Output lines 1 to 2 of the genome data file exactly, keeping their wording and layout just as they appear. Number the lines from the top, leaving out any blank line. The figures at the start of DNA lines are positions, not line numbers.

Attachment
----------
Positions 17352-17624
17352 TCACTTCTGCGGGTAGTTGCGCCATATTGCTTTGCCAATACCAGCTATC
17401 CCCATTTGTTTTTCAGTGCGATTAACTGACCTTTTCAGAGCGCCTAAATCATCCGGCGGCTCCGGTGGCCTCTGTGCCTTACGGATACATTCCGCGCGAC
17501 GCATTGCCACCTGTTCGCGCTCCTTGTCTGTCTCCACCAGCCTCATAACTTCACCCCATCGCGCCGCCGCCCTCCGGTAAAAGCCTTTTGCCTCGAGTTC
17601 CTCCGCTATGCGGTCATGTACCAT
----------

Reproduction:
Positions 17352-17624
17352 TCACTTCTGCGGGTAGTTGCGCCATATTGCTTTGCCAATACCAGCTATC